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Media Measurement Future of TV CTV

ACR data is the key to measuring more than just impressions on CTV

By Kyle Roberts, Chief executive officer

May 8, 2023 | 7 min read

Evaluation of ad performance across streaming is possible with ACR data, but is incomplete if not compared against robust ad libraries, writes AdImpact‘s Kyle Roberts as part of The Drum’s latest Deep Dive, The New Data & Privacy Playbook.

Eye watching TV collage

ACR data provides media buyers with a more holistic picture of performance, argues Kyle Roberts / Adobe Stock

The pace of the migration of viewers from broadcast and cable television to CTV is increasing at speed. Streaming accounted for 38.1% of all TV watched in January of 2023, per recent Nielsen data.

The reasons why consumers are choosing CTV and streaming over older delivery methods, at this point, could be characterized as ‘Newton’s law of technological inertia‘; smart TVs are becoming the norm, thus consumers who want the latest in TV tech are inclined to select services that maximize the utility of their smart TV using any number of streaming services or platforms.

Newton’s first law of motion is also having an impact on brands and advertisers. As consumers adopt connected television devices, advertisers are moving their media buys from linear to streaming. As a result, the industry is working diligently to find and standardize new currencies on which to trade for advertising inventory; impressions, ad plays and uniques are just the top-level metrics streaming advertising is currently trading on. But much like Nielsen’s TV rating systems, even these limit the insight brands and advertisers can glean when running campaigns on CTV or streaming platforms.

Going beyond impressions

Brands have historically purchased TV advertising based on demographics measured in gross rating point (GRP), a rough estimate of viewer volume based on the typical audience-watching trends. Advertisers don’t buy on program adjacency. They don’t ask their media buying agency to purchase GRPs next to episodes of Seinfeld. Instead, they buy based on viewer demographics and the volume of typical impressions delivered by programs. Where ads actually run is more or less unknown to the brand in question. Their ads can run with syndicated episodes of Seinfeld or on new episodes of RuPaul’s Drag Race.

Similar to TV ratings, broad-based impression data only scratches the surface of the impact of ads on their audiences. With technology enabled by the advancements in television hardware, we can now get impression data down to the specific slot wherein a particular ad ran.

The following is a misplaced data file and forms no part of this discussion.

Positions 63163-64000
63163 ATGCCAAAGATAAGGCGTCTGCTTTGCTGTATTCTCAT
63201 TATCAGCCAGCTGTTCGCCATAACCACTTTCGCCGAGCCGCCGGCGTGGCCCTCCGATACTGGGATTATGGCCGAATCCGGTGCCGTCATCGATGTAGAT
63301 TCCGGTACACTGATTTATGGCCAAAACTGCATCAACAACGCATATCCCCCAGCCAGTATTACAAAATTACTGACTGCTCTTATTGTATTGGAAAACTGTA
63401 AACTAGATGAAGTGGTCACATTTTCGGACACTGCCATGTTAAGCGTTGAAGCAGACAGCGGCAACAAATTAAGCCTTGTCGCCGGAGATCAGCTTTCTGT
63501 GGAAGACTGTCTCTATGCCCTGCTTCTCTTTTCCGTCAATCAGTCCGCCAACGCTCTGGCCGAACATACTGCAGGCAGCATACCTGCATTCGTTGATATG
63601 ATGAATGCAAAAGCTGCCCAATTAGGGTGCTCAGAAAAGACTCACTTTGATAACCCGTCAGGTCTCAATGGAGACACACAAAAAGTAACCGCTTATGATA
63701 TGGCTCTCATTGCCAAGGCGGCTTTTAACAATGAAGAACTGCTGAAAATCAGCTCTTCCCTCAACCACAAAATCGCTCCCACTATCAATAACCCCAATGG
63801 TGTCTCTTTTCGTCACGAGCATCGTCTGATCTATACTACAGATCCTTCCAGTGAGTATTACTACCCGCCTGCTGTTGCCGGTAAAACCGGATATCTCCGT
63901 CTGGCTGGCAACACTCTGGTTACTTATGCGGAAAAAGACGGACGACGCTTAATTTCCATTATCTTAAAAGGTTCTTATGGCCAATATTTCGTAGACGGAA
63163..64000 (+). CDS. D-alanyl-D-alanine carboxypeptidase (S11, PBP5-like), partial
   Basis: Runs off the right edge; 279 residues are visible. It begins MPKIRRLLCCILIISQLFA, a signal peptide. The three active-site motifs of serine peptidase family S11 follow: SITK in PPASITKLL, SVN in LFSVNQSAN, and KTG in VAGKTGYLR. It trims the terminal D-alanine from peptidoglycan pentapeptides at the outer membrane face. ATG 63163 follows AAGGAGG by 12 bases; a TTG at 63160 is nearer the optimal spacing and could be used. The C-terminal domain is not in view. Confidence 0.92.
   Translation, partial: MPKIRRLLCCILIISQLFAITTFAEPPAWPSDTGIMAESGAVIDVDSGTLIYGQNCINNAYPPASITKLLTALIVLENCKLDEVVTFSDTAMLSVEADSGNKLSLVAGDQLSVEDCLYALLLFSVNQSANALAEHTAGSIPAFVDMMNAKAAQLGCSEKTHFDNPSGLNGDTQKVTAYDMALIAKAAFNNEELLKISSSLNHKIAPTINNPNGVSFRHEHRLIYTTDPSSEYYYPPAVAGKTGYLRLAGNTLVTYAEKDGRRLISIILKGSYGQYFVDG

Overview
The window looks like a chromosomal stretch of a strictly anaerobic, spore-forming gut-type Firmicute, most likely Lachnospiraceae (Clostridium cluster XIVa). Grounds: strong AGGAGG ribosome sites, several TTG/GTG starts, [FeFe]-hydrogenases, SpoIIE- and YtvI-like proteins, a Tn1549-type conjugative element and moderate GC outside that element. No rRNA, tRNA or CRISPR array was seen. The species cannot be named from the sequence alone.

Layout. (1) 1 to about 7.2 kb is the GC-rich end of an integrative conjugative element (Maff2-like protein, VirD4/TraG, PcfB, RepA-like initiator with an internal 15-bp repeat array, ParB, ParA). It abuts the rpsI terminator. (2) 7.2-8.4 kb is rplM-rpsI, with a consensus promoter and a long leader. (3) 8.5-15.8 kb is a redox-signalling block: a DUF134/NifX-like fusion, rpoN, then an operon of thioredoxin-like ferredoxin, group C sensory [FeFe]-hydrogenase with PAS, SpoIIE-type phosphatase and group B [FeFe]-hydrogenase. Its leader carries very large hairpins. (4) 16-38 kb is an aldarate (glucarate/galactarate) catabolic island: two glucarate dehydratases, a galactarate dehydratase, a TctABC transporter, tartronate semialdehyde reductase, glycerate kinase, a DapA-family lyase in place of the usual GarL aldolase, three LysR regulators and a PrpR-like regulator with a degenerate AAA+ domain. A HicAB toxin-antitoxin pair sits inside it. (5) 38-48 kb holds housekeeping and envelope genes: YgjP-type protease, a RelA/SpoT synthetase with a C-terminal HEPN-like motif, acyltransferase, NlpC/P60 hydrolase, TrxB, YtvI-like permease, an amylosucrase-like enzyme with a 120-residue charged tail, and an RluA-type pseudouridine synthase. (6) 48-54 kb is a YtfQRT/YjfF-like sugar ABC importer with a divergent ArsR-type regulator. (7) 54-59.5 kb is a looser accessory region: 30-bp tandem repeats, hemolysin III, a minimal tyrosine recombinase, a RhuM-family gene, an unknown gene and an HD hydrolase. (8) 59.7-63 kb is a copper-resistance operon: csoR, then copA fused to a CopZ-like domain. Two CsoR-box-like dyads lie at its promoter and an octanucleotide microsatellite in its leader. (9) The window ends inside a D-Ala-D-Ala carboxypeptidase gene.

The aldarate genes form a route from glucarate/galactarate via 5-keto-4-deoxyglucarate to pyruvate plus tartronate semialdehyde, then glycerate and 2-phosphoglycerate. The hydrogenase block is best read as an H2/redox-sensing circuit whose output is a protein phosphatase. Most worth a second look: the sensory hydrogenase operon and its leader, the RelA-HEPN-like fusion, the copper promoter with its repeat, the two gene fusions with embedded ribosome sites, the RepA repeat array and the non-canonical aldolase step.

Understanding ACR data

Insights around CTV ad buys being limited to simple impressions seem like a natural transition, trading ratings as the currency for impressions as the currency of record. But this simple adjustment in nomenclature misses out on the full technological capabilities of connected viewing devices.

Automatic content recognition (ACR) is a technology built into smart TVs that allow the set to see or hear what is being played on the television. Digiday’s Tim Peterson notes: “The total number of ACR-enabled smart TVs in the market is unclear, but as of October [2022], Vizio alone had more than 18 million ACR-enabled smart TVs in the market.”

ACR gives advertisers the keys to go beyond impressions, to understand who is watching and when. When paired with digital ad libraries, advertisers can find exactly where their ads ran – the hour, on what network or streaming service – and understand the exact corresponding impressions for the specific occurrence of their ads.

ACR data can also be employed as a competitive analysis tool. Brands can track their ad occurrences, but also track those of their competitors to gain insight into their media strategy. You can even go as deep as zip code, reading further between the lines about the impact of advertising at a local level.

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The power of ACR data in action

When numbers for viewing of the Super Bowl were released, there was some discrepancy across platforms that report ratings for America’s biggest sports event. Generally speaking, however, all of the reported statistics were in the same neighborhood. Whether you saw Nielsen’s 112.17 million viewers or NBC Sports reported 112.3 million viewers, it’s understood that roughly 113 million-ish people watched.

But knowing that 113 million people watched the Super Bowl shouldn’t be the only stat advertisers have at their disposal to measure impact. Evaluating specific advertising occurrences across the streaming ecosystem using ACR takes us beyond ‘How many people watched X show?’ and allows you to skip directly to the question ‘How many people watched my ad and how many impressions did a specific occurrence deliver?’

The Super Bowl or any other program becomes an ancillary component, rather than the whole shebang. You enable the ability to drill down further, clarifying what percentage of that 113 million were actually watching or potentially paused the live program to grab another slice of pizza.

Kyle Roberts is chief executive officer at AdImpact. To read more from The Drum’s latest Deep Dive, where we’ll be demystifying data & privacy for marketers in 2023, head over to our special hub.

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